A prize is an award for academic accomplishment in a particular field of study or course. A prize is typically named and provides a modest cash award to the student without strings attached. Outside of educational institutions a prize may be award for achievement in a particular field of endeavour, for example, medical research or poetry. Prizes are also increasingly used by philanthropists as incentives to achieve certain goals.
A fellowship is a scholarship awarded to graduate students or for post-graduate research positions.
Educational institutions offer the greatest number and value of scholarships. As mentioned, most are supported by a segregated endowment fund. The award focus on academic merit, the measure of which is typically marks and marks alone. This is partly due to the desire of universities to attract and retain the “best and brightest” students, but also a function of administrative pragmatism by busy awards offices.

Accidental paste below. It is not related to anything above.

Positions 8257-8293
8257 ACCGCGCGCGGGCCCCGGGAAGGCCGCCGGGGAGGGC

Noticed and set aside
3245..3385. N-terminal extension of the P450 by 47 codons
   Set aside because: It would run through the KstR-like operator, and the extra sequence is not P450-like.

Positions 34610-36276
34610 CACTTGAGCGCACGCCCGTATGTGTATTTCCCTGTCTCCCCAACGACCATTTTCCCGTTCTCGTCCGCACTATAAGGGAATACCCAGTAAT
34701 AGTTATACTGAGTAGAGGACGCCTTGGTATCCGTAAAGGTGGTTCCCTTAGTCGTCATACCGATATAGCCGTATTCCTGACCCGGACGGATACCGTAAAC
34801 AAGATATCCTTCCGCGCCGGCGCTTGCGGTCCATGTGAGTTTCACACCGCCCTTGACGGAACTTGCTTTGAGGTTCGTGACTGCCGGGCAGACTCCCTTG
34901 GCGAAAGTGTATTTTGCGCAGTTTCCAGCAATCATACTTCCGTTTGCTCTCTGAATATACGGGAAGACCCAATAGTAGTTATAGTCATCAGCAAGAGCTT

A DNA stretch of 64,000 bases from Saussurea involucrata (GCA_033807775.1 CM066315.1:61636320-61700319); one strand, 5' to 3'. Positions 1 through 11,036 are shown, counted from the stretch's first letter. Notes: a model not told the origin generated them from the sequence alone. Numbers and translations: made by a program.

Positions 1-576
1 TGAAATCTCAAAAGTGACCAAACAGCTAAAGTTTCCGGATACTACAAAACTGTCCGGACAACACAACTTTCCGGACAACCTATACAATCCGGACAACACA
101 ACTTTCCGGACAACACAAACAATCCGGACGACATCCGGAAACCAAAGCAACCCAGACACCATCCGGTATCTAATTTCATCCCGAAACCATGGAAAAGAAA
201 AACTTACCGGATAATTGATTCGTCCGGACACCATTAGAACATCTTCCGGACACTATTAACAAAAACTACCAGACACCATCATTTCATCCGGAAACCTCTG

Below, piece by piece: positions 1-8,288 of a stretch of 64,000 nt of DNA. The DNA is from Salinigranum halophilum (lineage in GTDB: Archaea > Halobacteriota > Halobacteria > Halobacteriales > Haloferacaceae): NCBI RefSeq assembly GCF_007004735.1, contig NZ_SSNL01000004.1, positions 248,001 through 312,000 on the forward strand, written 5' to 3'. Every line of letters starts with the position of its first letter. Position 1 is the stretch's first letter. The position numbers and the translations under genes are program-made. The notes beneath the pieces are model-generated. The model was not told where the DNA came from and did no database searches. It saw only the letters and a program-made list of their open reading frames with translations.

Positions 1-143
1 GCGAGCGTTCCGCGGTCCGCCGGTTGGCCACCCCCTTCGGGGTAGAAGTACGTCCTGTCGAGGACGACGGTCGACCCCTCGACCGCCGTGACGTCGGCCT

There are several criticisms of the academic merit scholarship. The focus on marks alone downplays social factors and does not improve access by student who face barriers to access, such as family finances, being a child of a single parent, being a person of colour, new Canadian, or being first in family to attend university. Or all of the above. Studies have shown that the focus on “merit” alone, often rewards students with existing financial, family, and social advantage. The student may have the top marks, but receiving a scholarship may not be essential to assess post-secondary education.
A community-based scholarship is awarded directly to a student who is selected through a formal process using published criteria. A community-based scholarship is student centred. The selection process takes place in an identified community, through an established committee and/or focuses on a class of eligible beneficiaries. The scholarship provides the student with direct support to attend a post-secondary institution of the student’s choice, although in payments are made to third parties such as an educational institution for student fees or even to a landlord.